As some of you may be aware, I have recently moved to a nice newly built building complying with all sort of yet to be enforced standards in construction and very much ready for the future in matter of telecommunications.
I therefore found myself under the misguided impression that it would be a cinch to get a phone line connected for my Internet access. How wrong was I!
You see, I am getting a fairly good deal on broadband from my mobile phone provider and I almost never use the landline for calls (I am infact considering not even giving out the new number once I have it), so I am only interested in renting the line for Internet access.
This right away discounted my previous provider who, as I have learnt, are using using a technology called local loop unbundling (LLU). Apparently this means that they can offer cheaper deals but it also mean that I would have to take on all sorts of bundles (including broadband) I am not remotely interested in (and incidentally pay more than I did so far).
So the only option seems to be BT. I therefore gave them a ring, set up an account and an appointment for an engineer to come round and connect the line was set up. I booked some time off work.
A couple of days before I received a text confirming the appointment but showing my former postcode. I rang them to make sure that they had the right details and that the appointment would indeed happen. All was fine, I was told.
The day of the appointement came and I dutifully spent the afternoon (from 1pm to 6pm) at home waiting for the engineer to come. He didn't.
By 6.30pm, I was on the phone to BT, asking why the engineer hadn't turned up and why I hadn't been notified.
It turns out that Openreach, BT's provider for connections, had decided that some extra external work was required for the connection to happen. And that BT had been notified of this by the time I had rang them to confirm the appointment. You know, when I was told that all was fine...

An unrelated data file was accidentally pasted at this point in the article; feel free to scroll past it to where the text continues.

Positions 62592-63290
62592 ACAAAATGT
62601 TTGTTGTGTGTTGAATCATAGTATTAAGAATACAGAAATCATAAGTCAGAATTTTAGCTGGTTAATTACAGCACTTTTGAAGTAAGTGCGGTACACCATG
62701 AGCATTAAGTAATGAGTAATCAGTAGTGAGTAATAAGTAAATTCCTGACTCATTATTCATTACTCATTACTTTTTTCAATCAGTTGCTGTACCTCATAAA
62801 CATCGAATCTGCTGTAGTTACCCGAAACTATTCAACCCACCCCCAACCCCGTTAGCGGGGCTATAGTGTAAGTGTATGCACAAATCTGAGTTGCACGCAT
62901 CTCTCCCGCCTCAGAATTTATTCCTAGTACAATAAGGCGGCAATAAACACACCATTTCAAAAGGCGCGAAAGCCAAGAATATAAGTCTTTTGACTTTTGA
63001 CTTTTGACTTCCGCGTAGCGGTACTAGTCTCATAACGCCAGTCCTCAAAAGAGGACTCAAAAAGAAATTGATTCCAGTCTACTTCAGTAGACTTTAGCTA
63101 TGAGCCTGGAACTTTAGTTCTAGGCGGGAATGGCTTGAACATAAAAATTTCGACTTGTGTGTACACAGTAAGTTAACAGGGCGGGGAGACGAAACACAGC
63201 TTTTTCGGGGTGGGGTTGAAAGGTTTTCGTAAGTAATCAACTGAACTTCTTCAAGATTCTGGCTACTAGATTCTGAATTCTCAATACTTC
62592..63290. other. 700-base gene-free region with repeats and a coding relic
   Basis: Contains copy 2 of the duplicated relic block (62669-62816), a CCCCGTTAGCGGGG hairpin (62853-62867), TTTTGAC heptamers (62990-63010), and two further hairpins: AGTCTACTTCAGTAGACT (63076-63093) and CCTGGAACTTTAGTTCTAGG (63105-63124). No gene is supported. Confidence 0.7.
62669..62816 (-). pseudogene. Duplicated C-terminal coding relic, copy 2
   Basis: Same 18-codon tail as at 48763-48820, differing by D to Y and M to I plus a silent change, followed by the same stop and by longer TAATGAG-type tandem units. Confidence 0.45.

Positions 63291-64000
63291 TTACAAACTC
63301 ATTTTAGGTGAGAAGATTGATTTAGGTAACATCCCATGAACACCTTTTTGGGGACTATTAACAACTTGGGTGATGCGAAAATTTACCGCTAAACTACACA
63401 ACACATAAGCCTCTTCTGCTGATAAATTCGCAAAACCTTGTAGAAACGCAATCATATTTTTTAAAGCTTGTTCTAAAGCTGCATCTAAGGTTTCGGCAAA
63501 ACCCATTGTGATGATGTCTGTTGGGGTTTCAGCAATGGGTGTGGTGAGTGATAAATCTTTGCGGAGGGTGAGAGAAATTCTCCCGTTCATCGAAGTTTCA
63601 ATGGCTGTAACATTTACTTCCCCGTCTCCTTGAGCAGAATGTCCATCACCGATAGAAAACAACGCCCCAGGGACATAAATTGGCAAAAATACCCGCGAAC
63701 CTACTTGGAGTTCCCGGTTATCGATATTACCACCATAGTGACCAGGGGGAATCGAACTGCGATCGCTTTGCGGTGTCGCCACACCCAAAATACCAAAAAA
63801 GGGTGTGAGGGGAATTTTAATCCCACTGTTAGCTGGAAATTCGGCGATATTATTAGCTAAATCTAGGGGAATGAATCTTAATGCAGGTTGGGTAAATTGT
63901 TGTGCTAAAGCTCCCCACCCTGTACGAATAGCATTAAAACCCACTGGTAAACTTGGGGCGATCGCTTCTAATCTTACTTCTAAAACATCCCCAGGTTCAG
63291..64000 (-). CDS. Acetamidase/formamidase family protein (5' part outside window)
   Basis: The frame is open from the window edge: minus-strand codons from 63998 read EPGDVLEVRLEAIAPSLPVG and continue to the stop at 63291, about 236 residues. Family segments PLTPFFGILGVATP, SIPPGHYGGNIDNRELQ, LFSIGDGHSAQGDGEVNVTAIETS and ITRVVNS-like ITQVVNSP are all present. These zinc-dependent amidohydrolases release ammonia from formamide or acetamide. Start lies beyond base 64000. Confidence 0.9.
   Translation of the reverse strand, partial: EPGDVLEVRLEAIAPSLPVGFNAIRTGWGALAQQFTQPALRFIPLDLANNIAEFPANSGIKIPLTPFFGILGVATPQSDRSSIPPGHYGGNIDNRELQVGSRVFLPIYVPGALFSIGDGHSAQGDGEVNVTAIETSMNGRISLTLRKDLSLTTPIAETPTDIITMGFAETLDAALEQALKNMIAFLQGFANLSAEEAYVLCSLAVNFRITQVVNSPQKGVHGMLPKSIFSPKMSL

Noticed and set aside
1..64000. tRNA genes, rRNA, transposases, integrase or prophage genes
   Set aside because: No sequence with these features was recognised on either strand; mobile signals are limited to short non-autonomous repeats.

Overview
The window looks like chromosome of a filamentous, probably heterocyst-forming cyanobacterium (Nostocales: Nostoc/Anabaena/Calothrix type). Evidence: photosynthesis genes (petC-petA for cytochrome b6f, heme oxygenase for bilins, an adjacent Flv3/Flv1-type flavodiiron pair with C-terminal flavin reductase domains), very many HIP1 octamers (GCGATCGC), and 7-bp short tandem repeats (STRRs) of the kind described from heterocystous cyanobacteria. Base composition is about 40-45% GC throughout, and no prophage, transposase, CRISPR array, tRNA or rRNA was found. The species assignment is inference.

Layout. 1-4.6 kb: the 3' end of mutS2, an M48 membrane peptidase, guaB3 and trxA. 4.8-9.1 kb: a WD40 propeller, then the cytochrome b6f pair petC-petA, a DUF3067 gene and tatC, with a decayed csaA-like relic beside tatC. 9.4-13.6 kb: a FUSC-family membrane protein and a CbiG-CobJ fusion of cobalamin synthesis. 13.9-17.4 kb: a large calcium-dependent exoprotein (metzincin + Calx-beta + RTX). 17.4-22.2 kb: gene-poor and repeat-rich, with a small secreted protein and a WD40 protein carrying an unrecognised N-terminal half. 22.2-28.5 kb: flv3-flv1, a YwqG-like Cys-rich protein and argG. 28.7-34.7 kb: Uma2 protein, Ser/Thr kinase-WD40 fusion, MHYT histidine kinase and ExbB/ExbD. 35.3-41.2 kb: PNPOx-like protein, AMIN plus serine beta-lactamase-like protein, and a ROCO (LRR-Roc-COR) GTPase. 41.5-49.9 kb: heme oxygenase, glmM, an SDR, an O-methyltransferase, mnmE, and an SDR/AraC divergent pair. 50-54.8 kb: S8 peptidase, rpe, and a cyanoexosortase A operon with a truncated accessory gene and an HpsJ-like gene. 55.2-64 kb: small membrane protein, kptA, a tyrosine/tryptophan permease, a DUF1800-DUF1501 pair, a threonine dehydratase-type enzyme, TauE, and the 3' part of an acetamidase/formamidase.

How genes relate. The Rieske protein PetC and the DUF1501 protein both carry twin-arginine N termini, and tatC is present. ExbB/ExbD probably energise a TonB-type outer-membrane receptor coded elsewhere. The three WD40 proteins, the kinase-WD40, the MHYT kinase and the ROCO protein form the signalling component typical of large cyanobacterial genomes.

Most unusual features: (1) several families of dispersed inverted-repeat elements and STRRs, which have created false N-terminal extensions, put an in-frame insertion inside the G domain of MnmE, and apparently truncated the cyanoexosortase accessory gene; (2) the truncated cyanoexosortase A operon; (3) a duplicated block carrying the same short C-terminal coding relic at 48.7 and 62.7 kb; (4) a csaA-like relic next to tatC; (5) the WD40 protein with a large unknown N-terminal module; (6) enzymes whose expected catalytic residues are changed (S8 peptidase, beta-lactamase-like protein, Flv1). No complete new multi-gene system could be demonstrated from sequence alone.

I wasn't particularly impressed, especially when I knew that other people in the building had already had their lines connected by Openreach...
I was told to ring again in a week and was offered a free month of line rental as compensation. That's £12. Yes, 12 measly pounds, when I have wasted a day off, spent an afternoon waiting and will have to pay £127 for the connection to take place.
But sadly, this is not all.
A week later, on the Tuesday, I was on that phone asking what was what. I was told that as expected the work was mostly completed and that my line should be connected (note without the need for a visit by an engineer!) on Wednesday. I would be sent an email to confirm that.
On Thursday the email hadn't arrived. I sent an email to BTcare (yes, I know!), the customer service, who to there credit a fairly responsive if totally ineffective and was told that all was good and that the line should be working by 8pm that night.
That was last night. This morning, the line is still not working and I am starting to lose my rag.
I am waiting for BTcare to get back to me with whatever wooly explaination they can come up with. Needless to say, I am not recommending BT to anyone. The most frustrating that, due to my circumstances, I am stuck with using them. Where is the competition in this? Ofcom, who has been contacted, doesn't seem to see any problem in this situation.
Watch this space for an update, if you can bear it.
Update - 13 August 2010 - 11:17:
Well it looks like some has been telling porkies. The line is actually not ready to be connected. As per the latest email from BT: "Openreach have advised that there is still a lineplant issue which means cabling is not fully installed in the area around the property and is required to complete the work. They are reviewing the next steps today and following that discussion they will advise of a way forward. They also advise that they are ready to go ahead with installing the additional cabling required so the resolution should not be to far away."
Strange that, really... Since 2007, London's tallest residential building comprising more that 400 units has been under construction and it is only now that people are moving in that BT/Openreach realise that the inhabitants of said building may want to get phone lines and that they should perhaps do something about it to have the external infrastructure ready... Good planning, guys!